Secretary Powell's visit to China followed the second Korean nuclear crisis, which was largely due to the fact that the U.S.-DPRK Agreed Framework had not been honored by either side and that the relationship between the U.S. and the DPRK had broken down. When Secretary Powell arrived in Beijing, the Agreed Framework was about to fail to meet its target date of 2003, by which point the U.S. should have replaced the DPRK's graphite moderated nuclear reactor and related equipment with two 1,000-megawatt light water reactor power plants. North Korea also appeared to fall short of completing all of its commitments in the Agreement. And this was happening against the backdrop of over half a century of ups and downs in the Korean Peninsula and the entangled relation- ship of the parties concerned. But one thing was clear: As reflected in the name of the U.S.-DPRK Agreed Framework, the U.S. and North Korea were the two protagonists in this phase of history.

To understand the Korean nuclear issue, one needs to trace back to the settlement of the Korean War—a war which in a legal sense has not yet ended.

On July 27, 1953, the Korean Armistice Agreement and the Interim Supplementary Agreement of the Armistice Agreement were signed in Panmunjom between, on one side, the supreme commander of North Korea's Korean People's Army and the commander of the Chinese People's Volunteer Army and, on the other side, the commander-in-chief of the United Nations Command.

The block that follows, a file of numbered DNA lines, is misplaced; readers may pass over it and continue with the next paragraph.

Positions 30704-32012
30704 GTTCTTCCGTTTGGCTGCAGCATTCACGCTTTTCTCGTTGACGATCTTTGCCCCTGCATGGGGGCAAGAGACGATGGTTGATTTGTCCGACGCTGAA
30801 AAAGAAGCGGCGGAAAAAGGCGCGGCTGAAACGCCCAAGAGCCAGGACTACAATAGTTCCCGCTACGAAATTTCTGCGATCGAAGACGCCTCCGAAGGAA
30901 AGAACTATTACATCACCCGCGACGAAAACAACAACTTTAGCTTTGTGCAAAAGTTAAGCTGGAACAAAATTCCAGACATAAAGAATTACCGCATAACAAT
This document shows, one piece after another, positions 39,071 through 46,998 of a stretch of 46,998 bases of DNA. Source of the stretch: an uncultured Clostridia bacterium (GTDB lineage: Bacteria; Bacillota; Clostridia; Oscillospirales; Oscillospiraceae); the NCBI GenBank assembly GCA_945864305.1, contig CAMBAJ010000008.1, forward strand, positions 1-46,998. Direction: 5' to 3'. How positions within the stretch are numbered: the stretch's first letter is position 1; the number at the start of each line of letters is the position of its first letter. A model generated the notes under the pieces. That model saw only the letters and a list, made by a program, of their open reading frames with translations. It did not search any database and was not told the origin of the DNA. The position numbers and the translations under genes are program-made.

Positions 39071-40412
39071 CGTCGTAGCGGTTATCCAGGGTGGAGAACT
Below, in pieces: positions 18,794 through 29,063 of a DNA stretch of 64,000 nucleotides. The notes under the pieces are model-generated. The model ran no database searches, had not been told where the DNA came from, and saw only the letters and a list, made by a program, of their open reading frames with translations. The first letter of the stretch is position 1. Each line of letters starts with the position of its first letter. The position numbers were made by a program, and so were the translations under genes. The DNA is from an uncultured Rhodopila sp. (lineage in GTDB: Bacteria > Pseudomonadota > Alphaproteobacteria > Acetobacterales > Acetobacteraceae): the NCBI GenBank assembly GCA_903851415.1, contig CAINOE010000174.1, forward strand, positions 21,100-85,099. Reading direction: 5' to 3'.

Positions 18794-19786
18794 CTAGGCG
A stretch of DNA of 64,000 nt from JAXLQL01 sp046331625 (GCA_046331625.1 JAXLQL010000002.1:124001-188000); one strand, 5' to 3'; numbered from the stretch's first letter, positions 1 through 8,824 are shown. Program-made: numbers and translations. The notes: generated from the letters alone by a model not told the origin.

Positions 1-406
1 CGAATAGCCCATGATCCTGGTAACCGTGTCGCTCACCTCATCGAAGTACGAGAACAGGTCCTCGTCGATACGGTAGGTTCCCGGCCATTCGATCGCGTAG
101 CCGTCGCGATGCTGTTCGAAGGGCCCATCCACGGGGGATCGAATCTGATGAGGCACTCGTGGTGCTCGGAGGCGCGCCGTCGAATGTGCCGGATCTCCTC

But these were only armistice agreements, not peace treaties, leaving all sides in a state of truce, which is one of the root causes of prolonged in- stability on the Korean Peninsula.

After the signing of the Korean Armistice Agreement, the Korean Peninsula remained divided along the 38th parallel north between the ROK in the south and the DPRK in the north. Supporting the South were the Western powers headed by the United States, while the socialist camp led by the former USSR supported the North. The Korean Peninsula became a front of the Cold War, at which the U.S. and the USSR battled for hegemony. Nonetheless, the Peninsula was relatively calm over a period of time as the two superpowers were in relative equilibrium.